Posted Thursday, Dec. 6, 2012, at 7:30 AM
This document was found in a collection of membership certificates in John F. Kennedy’s papers. Amusing as it may be to picture the dapper president riding the woods at night rounding up evildoers, this particular membership was a strictly honorary one.
The Massachusetts organization that sent JFK this certificate was founded in 1810, when the town of Dedham had a real need of such vigilante justice. Horse thieves, if caught, were punished harshly and publicly—one, Isaac Cottrell, was jailed, whipped on the gallows on the town common, and forced to work to pay court costs and fines.
But despite the deterrents of the law, horses continued to disappear. Citizens pointed out that it was too easy for thieves to escape, given that they were stealing their getaway cars. Throughout the 19th and early 20th centuries, Society members assisted law enforcement in tracking down the miscreants.
The Society, which still exists, hasn’t been involved with the apprehension of an actual horse thief since 1909. It’s become a social club, with an annual meeting dedicated to dining, hobnobbing, and nominating new members (who can, like JFK, be inducted without their knowledge).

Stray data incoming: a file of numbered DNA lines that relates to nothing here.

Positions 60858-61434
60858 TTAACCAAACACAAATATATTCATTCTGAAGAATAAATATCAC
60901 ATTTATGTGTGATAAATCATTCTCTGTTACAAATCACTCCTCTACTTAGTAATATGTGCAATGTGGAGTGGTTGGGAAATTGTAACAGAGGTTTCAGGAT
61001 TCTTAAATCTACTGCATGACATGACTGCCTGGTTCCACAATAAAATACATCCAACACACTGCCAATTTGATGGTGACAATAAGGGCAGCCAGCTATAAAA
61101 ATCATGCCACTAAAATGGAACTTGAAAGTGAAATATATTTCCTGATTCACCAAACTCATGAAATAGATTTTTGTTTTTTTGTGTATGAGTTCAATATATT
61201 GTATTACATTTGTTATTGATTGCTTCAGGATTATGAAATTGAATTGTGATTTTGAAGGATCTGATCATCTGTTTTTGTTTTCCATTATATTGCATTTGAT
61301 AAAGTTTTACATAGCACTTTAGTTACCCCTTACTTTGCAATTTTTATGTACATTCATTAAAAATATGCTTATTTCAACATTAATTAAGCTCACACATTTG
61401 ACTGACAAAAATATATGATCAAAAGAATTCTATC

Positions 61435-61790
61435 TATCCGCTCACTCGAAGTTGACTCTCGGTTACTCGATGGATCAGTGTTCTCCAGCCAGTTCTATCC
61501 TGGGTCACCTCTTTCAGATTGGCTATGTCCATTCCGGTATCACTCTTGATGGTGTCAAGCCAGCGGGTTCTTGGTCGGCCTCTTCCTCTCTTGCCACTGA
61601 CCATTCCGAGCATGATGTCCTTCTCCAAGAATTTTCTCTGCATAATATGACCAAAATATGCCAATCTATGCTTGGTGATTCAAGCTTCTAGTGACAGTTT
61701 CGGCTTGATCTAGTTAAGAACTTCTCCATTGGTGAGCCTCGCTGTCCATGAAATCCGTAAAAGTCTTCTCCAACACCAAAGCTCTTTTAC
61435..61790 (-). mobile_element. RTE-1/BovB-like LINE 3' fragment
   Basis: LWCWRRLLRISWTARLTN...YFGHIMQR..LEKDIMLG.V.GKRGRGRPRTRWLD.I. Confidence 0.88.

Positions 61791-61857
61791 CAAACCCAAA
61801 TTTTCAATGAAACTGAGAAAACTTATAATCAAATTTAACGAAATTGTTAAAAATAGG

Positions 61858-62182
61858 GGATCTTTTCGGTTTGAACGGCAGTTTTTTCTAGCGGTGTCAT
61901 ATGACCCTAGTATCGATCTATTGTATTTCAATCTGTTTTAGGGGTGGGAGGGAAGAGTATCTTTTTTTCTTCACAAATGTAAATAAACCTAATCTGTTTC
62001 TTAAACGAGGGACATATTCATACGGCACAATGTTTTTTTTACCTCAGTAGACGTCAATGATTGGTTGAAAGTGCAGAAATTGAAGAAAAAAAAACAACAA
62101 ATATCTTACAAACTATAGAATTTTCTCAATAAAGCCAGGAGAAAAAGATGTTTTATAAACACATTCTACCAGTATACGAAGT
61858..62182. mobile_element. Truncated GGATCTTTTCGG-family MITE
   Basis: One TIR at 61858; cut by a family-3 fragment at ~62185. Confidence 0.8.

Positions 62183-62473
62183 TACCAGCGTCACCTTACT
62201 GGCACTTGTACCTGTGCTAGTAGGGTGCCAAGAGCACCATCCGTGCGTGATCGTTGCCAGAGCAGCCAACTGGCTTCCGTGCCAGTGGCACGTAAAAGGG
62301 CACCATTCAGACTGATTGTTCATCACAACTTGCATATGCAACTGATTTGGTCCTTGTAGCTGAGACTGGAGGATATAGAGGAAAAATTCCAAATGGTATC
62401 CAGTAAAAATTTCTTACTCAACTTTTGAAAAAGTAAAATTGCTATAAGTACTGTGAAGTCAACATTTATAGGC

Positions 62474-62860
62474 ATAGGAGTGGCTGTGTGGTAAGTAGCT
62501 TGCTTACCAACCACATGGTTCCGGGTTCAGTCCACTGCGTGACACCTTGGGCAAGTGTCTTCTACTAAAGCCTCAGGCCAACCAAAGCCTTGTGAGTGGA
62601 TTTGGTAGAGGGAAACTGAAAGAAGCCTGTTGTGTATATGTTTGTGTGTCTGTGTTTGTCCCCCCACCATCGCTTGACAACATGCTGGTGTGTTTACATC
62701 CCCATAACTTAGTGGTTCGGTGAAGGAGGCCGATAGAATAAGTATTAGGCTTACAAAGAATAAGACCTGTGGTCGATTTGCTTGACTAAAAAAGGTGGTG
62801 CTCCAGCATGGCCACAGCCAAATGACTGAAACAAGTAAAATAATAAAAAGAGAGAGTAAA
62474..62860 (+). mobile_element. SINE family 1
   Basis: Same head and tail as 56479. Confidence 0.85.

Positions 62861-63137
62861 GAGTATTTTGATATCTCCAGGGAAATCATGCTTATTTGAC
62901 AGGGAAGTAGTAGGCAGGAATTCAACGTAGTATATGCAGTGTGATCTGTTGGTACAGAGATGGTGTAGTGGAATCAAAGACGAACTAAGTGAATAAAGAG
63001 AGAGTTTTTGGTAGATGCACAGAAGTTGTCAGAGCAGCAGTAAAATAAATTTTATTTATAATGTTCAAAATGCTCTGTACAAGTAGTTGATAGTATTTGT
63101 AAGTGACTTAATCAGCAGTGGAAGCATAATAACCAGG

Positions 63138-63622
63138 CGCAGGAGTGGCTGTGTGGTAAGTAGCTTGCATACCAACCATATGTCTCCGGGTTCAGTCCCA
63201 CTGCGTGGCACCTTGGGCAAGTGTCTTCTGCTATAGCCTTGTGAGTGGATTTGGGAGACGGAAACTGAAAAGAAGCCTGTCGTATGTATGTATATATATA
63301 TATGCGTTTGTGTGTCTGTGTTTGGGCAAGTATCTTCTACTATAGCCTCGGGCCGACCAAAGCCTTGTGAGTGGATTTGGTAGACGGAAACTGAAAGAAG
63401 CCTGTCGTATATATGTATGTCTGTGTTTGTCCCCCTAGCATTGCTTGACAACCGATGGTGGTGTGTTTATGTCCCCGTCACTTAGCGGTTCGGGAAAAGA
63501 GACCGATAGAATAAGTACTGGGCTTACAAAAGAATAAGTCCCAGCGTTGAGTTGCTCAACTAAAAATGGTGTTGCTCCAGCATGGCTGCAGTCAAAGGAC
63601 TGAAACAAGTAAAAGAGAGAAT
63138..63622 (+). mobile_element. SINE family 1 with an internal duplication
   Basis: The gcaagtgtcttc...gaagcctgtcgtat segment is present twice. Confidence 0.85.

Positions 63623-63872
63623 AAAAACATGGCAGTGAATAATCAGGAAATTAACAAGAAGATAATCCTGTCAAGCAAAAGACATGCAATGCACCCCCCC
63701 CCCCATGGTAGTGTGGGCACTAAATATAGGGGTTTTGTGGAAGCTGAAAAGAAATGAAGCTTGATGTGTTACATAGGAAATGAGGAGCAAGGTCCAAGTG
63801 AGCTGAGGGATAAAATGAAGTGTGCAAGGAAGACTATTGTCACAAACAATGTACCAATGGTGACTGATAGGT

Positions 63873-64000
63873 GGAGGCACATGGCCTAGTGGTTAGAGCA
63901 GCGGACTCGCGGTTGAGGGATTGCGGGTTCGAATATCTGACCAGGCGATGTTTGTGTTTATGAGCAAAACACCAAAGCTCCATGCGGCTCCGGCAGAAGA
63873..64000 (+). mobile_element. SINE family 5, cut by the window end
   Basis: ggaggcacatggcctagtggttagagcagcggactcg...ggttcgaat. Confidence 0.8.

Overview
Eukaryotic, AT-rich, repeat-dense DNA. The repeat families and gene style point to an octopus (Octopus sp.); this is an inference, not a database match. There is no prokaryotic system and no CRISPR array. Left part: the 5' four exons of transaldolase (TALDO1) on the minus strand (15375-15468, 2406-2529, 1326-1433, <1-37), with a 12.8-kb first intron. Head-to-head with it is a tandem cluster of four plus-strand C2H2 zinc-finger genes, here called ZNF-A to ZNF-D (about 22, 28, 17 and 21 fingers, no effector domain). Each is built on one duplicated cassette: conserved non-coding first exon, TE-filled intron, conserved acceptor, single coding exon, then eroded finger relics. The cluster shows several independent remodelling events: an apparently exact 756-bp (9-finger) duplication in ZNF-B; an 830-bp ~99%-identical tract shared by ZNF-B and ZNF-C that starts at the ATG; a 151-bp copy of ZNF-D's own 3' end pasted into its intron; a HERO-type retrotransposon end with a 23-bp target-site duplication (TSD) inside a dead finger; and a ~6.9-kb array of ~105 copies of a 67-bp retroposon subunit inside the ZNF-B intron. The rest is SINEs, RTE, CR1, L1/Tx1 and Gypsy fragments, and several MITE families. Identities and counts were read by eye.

The Society’s website notes that most presidents of the United States of recent years have been extended membership, with the exception of Jimmy Carter, “who seems to have excited little interest” among Apprehenders.
You, too, can become a member for the low price of $10; a certificate just like this one is included in the lifetime membership.
Thanks to Stacey Chandler at the JFK Presidential Library and Museum, whose blog post contains more information on JFK’s honorary memberships.